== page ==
My dog keeps lunging into the covered-in-white lilac bush on our walks at night. She knows I will do the same action. I will stand and inhale, probably longer than a sane person should. I’m a little too much into nature. John Gardner believes we have multiple intelligences and so multiple ways to absorb the world. (It’s a fun test, you should take it.) Besides being one hundred percent musical, I have to be around nature, deeply. (Kinesthetic leaner that I am.) When I lean on a tree, its roots become my roots. When I am around water, I am absolved of any problem, worry, or doubt. I am at rest, myself. I wonder if backyard gardens add to my intelligence? Well, they’ll have to because the nearest place where I don’t see a soul and feel submerged in “nature” is probably forty-five minutes away.
Recently I lived in the Hudson Valley, fifteen minutes from the river at one of its widest points. It echoed my first twelve years in the Bay Area of California, where my grandmother had Italian plum trees weeping over her pergola and all of our trips to a park were either to the commercialized beach in Santa Cruz or up Route One to Greyhound Rock or Natural Bridges. We sat on edges of cliff jutting over tumbled water.
The nursery in New York told me the growing zone was five, but I’m sure they were undershooting for overly-enthusiastic gardeners. When hydrangeas and rhododendrons grow in the middle of winter, I’d fudge that over to about a six. The soil was imminently wet and acidic, ready to produce a million rose bushes for any home owner. The soil there eluded me, though, like it knew I was an imposter, buying my time as a loose inhabitant. Renting. I planted moss roses that bit the dust immediately, then a few bleeding hearts who took one taste of that acid and died. The reality? I am still a High Plains gardener.
This spring I’ve returned to grass doing what grass does best: growing wild. It has invaded my garden, weaving through my early budding penstemon and rose campion clumps. I’m taking it too personally. Yes, I would like to declare war. That sounds easy while I write it. Like grass’s deeply-rooted goal wasn’t to backbite and usurp a gardener’s soil in one lax and non-dead heading Fall. Both crab and regular Kentucky blue grass have fingered and laced through hens and chicks, roses, and oregano. I’m fighting them but I feel like Jean Luc Picard fighting the Borg. Everything I do is futile.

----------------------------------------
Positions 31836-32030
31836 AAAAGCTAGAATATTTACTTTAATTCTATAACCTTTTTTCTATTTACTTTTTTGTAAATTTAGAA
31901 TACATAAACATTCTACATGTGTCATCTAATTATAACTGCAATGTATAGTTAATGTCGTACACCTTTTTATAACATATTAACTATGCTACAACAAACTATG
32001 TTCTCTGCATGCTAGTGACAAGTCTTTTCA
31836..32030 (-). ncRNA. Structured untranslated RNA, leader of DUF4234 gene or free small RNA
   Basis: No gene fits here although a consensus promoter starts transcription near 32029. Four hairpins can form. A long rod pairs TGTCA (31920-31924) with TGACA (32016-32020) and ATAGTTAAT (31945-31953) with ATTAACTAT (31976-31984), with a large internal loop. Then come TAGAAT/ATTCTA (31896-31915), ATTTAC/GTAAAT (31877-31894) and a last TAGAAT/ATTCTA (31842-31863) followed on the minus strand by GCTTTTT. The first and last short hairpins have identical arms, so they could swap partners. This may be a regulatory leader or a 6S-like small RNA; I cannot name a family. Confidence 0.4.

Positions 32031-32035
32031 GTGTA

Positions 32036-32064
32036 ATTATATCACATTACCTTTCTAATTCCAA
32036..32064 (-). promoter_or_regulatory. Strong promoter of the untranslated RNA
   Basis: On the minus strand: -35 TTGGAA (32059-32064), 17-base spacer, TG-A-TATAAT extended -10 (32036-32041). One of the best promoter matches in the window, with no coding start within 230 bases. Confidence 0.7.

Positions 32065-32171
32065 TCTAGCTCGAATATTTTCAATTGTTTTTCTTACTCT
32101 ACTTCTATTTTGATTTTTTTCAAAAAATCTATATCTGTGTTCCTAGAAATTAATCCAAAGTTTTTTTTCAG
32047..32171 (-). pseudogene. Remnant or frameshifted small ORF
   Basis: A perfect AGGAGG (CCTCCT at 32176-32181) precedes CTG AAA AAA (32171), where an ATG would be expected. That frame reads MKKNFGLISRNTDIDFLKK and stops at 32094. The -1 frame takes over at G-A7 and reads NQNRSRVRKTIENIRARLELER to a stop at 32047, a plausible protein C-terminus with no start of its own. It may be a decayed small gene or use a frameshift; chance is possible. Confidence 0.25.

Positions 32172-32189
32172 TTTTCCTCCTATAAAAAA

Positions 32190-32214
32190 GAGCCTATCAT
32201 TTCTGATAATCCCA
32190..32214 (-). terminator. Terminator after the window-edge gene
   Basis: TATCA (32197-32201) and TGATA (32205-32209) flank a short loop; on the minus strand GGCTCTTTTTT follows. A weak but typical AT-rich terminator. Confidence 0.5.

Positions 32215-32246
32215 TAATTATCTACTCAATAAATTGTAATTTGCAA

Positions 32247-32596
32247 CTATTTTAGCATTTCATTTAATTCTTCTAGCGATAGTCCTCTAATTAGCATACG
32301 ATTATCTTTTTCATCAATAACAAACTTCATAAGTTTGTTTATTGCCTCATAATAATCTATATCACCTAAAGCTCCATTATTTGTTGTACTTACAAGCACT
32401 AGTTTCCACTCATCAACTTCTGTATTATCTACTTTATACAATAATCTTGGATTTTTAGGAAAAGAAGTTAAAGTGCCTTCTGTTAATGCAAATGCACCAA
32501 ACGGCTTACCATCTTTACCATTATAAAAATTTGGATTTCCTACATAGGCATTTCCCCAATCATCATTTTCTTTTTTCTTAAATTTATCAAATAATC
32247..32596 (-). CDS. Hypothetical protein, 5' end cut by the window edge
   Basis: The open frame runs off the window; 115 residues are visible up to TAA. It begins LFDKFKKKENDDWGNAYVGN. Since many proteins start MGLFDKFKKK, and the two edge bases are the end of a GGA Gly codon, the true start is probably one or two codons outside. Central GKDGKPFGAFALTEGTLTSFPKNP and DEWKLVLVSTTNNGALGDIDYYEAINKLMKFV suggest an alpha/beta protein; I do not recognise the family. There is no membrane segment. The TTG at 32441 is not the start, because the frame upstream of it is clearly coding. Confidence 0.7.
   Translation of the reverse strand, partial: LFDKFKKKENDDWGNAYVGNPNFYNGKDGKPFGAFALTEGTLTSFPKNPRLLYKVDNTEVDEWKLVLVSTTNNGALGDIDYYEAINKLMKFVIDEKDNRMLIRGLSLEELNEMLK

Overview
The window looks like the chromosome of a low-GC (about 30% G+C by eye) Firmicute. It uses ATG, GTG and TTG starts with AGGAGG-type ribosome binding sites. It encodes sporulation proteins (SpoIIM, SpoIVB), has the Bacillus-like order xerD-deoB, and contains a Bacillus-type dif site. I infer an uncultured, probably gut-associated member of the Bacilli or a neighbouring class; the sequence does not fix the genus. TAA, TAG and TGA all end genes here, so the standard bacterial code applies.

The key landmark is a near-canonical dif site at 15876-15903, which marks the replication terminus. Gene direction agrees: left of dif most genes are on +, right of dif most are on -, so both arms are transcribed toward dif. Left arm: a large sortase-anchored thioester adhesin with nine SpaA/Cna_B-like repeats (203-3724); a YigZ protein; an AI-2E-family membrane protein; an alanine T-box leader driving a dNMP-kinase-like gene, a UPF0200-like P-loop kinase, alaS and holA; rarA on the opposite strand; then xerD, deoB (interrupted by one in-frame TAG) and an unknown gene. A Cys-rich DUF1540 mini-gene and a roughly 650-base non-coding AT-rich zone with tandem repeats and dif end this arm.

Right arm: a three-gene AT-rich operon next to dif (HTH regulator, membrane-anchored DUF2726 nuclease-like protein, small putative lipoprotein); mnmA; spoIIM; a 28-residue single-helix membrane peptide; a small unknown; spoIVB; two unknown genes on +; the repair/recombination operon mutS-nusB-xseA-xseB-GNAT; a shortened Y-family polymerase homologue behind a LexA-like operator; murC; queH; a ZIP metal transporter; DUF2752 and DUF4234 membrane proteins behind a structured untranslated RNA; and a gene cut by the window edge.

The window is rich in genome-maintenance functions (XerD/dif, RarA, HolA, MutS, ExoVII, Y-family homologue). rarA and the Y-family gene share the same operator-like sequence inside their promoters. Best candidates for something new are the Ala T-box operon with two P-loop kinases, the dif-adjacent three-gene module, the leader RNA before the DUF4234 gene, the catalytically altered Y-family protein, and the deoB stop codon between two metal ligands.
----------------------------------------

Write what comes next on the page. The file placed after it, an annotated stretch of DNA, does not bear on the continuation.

Part of that futility is that sent away feeling, but also, I had found where I belonged, like the Beatle’s Jo-Jo. I got back to water and now I know acutely that I belong near water. A friend put it well when leaving New York. She said she felt like she had been sent home from the party. I’m trying not to let my tail between my legs affect every part of my life now that I’ve moved back to Denver from the beautiful and wet Hudson Valley. Have you picked the place where you live? I have never done that, pointed to somewhere on a map and said, “This is where I’ll plant myself.” Up to my late thirties, I lived unconsciously, not knowing myself, not aware of any intelligence. The wind blew and I responded. My twenties and thirties flew by with patio parties and cool pictures with girlfriends sucking in cheeks all over Denver.
When I quit my job for a cornerstone class at MSCD that was smack in the middle of the day, my cool life crumbled and all of a sudden I became conscious. I began to write again. I hadn’t written, really sat down and let loose into a notebook, for years. This knowledge I possess now, like Jo-Jo, was only obtained through going back to school full time in my late thirties, working two to three jobs, and looking around myself and at myself. As a side passion, I learned to grow in Denver. At Paulino Gardens, I wrote down everything I loved: mother of thyme, wooly thyme, variegated pineapple sage, and rose campion. For my Masters, we took the John Gardener test. When I found out where my intelligences were hidden, I took them out and dusted them off. Water. Seaweed jump-ropes. One day in the Hudson Valley as I stood at the water’s edge, a soccer ball floated toward me. I plucked the gift at the boardwalk out of the ripples and set it down for the next recipient. But before I did, I took a picture. Everything will come back to me.
With the goal of wetness, of the exchange between water, body, and sky, I will take the mountains, and the bounteous lilac bushes Denver has offered these past two unseasonably warm weeks and say “Thank You.” There’s a reason, that after six years, rose campion has bunched its gray-green leaves up through the grass, fierce and tenacious in its goal for space and sun. I need to follow its lead. I can wait for the right time to re-plant myself. Until then, I can grow wherever I am.
Be content with what you have, rejoice in the way things are. When you realize there is nothing lacking, the whole world belongs to you. –Lao Tzu